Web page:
The anomalous kinetics of sulphatase A.

Abstract

where R-OH is a phenol. Rather later it was shown (Mehl & Jatzkewitz, 1964, 1968) that its physiological role was the hydrolysis of galactose 3-sulphate residues in cerebroside sulphate and other sulphated galactolipids. It can also hydrolyse ascorbate 2-sulphate (Roy, 1975), monosaccharide sulphates (Roy & Turner, 1982), some steroid sulphates (Waheed & Van Etten, 1980a) and, apparently, adenosine 3',5'-monophosphate (Uchida et al., 1981). The hydrolysis of sulphate esters occurs by fission of the 0-S bond (Spencer, 1958, 1959; Roy & Turner, 1982; Marker & Roy, 1983). Roy (1953a) noted that the extent of the hydrolysis of nitrocatechol sulphate (2-hydroxy-5-nitrophenyl sulphate) by a partially purified sulphatase A from ox liver was not, when measured over I h, linearly related to the enzyme concentration, eo, although it was so related to e0 raised to the power of 3 (Roy, 1953b). It was suggested that this was caused by the polymerization of sulphatase A to a species more catalytically active than the monomer. Dodgson & Spencer (1956), using a similarly purified enzyme from human liver, showed this hypothesis to be untenable and that the 'anomalous' behaviour was caused by the enzyme reaction being not, in general, of zero order. At high enzyme concentrations it approximated to this, but at low concentrations the reaction almost stopped within about 15 min. Roy (1957) subsequently showed the same effects with the ox enzyme. More detailed studies of the human enzyme (Baum & Dodgson, 1958; Baum et al., 1958) showed that the progress curves for the hydrolysis of nitrocatechol sulphate, at pH 5.0 and 37 'C, comprised three stages: stage I, lasting about 15 min, during which the initial velocity rapidly decreased; stage II, a period of very slow hydrolysis; and stage III, during which the reaction velocity increased to a more-or-less constant value which was, however, always less than the initial one. The relative lengths of the stages depended upon the enzyme concentration, as shown in Fig. 1. Baum & Dodgson (1958) concluded that this behaviour was caused by interactions between sulphatase A and its substrate such that during stage I the enzyme was slowly converted to an inactive form which persisted through stage II and was reactivated in stage III by the reaction products (4-nitrocatechol and =0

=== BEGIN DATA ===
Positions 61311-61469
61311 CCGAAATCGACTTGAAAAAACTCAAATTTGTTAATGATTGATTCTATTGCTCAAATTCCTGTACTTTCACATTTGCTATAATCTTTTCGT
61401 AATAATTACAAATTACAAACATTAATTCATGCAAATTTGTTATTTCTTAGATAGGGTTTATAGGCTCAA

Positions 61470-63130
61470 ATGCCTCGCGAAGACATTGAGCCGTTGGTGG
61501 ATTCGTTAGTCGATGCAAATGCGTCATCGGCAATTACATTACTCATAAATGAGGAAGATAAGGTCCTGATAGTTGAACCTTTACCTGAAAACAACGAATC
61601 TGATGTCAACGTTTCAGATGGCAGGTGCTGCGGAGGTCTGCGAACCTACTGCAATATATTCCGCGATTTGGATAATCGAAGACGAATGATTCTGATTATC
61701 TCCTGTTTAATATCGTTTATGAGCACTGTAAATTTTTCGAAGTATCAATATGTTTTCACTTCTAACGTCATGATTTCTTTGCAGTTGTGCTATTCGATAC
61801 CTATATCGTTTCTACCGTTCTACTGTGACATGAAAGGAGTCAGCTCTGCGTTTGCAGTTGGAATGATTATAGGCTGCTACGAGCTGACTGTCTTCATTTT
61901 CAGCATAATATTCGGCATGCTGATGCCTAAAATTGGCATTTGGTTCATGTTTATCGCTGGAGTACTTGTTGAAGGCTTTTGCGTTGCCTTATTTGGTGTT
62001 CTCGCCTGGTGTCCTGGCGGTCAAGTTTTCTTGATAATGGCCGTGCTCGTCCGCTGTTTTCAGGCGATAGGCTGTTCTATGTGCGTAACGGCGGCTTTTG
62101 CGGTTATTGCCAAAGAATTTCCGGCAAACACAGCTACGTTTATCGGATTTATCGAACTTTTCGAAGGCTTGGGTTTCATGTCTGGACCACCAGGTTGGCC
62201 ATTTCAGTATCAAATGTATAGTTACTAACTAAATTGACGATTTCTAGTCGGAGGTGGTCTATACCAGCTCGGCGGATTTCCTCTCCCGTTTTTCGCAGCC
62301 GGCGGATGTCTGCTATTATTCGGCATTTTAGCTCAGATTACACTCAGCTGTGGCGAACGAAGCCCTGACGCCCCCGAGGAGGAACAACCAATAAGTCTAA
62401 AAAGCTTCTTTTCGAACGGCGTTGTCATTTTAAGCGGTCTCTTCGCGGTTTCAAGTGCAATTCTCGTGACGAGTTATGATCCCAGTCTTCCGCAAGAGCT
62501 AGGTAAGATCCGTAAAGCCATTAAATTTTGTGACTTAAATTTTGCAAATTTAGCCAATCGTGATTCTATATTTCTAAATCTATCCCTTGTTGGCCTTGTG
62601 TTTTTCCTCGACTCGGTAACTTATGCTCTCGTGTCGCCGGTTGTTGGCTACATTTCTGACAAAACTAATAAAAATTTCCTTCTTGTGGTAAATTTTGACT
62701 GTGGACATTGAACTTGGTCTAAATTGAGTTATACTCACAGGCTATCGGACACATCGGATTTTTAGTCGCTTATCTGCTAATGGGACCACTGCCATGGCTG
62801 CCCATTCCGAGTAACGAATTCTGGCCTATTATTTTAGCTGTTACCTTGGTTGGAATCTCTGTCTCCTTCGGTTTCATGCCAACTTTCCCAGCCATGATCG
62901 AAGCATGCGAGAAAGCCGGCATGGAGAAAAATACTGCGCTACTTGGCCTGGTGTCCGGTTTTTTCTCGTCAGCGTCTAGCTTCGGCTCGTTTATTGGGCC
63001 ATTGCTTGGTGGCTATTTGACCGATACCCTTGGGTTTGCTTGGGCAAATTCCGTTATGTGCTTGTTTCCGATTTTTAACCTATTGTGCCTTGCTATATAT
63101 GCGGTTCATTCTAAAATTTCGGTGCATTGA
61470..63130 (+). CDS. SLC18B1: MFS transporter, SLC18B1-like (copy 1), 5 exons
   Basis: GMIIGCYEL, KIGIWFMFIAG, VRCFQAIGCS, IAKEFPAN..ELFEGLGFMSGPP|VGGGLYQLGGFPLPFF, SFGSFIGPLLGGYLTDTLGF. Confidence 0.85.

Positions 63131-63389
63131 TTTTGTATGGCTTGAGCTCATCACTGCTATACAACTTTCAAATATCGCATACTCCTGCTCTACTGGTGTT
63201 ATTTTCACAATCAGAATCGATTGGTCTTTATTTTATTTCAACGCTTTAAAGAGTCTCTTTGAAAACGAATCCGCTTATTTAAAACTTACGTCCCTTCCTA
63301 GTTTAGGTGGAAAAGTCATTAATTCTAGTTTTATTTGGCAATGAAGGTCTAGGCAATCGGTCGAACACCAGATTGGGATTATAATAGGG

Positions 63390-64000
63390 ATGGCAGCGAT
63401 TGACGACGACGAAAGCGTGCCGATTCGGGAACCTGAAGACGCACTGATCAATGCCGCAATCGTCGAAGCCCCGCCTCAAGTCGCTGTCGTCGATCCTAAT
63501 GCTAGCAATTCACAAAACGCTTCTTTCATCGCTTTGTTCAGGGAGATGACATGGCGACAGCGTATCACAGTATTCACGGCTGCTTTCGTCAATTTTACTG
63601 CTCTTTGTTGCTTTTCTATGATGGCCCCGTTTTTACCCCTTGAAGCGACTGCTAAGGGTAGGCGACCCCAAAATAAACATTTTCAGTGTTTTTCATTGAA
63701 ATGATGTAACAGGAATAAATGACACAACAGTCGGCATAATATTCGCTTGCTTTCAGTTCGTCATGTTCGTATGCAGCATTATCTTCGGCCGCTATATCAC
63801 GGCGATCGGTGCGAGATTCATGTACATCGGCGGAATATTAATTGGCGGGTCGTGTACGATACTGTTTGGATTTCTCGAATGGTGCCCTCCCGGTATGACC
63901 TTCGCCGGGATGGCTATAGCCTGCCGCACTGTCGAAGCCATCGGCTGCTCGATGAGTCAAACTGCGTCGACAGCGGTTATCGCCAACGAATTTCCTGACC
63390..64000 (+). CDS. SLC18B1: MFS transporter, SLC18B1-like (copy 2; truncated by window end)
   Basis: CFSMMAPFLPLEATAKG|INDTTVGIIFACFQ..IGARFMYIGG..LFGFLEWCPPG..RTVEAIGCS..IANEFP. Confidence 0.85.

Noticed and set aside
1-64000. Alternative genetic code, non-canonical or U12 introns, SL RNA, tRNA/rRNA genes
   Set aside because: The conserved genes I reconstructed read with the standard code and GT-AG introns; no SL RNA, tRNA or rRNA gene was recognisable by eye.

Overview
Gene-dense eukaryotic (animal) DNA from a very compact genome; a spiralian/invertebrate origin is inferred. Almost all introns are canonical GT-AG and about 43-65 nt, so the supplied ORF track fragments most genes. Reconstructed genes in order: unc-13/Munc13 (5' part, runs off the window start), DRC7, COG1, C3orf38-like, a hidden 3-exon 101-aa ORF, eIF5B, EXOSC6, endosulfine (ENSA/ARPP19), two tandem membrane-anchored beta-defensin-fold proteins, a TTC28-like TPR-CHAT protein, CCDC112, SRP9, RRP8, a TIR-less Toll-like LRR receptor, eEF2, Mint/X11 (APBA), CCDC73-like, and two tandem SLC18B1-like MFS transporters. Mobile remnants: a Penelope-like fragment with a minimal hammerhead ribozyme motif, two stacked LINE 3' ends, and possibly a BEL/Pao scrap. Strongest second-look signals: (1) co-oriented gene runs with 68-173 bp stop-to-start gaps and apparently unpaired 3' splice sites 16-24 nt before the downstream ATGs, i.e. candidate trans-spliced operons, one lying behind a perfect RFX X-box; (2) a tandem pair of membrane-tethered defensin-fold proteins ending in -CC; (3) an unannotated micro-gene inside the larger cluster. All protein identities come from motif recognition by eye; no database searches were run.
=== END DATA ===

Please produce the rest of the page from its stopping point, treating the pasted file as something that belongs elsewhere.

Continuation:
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@article{Roy1989TheAK, title={The anomalous kinetics of sulphatase A.}, author={Anamitra Bardhan Roy and Timothy J. Mantle}, journal={The Biochemical journal}, year={1989}, volume={261 3}, pages={689-97} }